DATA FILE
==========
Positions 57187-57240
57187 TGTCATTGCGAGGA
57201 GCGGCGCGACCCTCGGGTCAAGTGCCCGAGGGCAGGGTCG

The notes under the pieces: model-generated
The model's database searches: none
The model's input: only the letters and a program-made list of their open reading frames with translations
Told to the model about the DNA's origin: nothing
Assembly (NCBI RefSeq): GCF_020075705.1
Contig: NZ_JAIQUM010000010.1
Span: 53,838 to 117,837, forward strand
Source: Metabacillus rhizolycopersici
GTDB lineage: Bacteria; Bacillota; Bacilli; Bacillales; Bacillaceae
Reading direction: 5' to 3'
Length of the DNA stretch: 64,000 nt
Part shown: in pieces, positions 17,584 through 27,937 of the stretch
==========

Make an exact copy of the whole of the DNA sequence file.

Positions 57187-57240
57187 TGTCATTGCGAGGA
57201 GCGGCGCGACCCTCGGGTCAAGTGCCCGAGGGCAGGGTCG

The notes under the pieces: model-generated
The model's database searches: none
The model's input: only the letters and a program-made list of their open reading frames with translations
Told to the model about the DNA's origin: nothing
Assembly (NCBI RefSeq): GCF_020075705.1
Contig: NZ_JAIQUM010000010.1
Span: 53,838 to 117,837, forward strand
Source: Metabacillus rhizolycopersici
GTDB lineage: Bacteria; Bacillota; Bacilli; Bacillales; Bacillaceae
Reading direction: 5' to 3'
Length of the DNA stretch: 64,000 nt
Part shown: in pieces, positions 17,584 through 27,937 of the stretch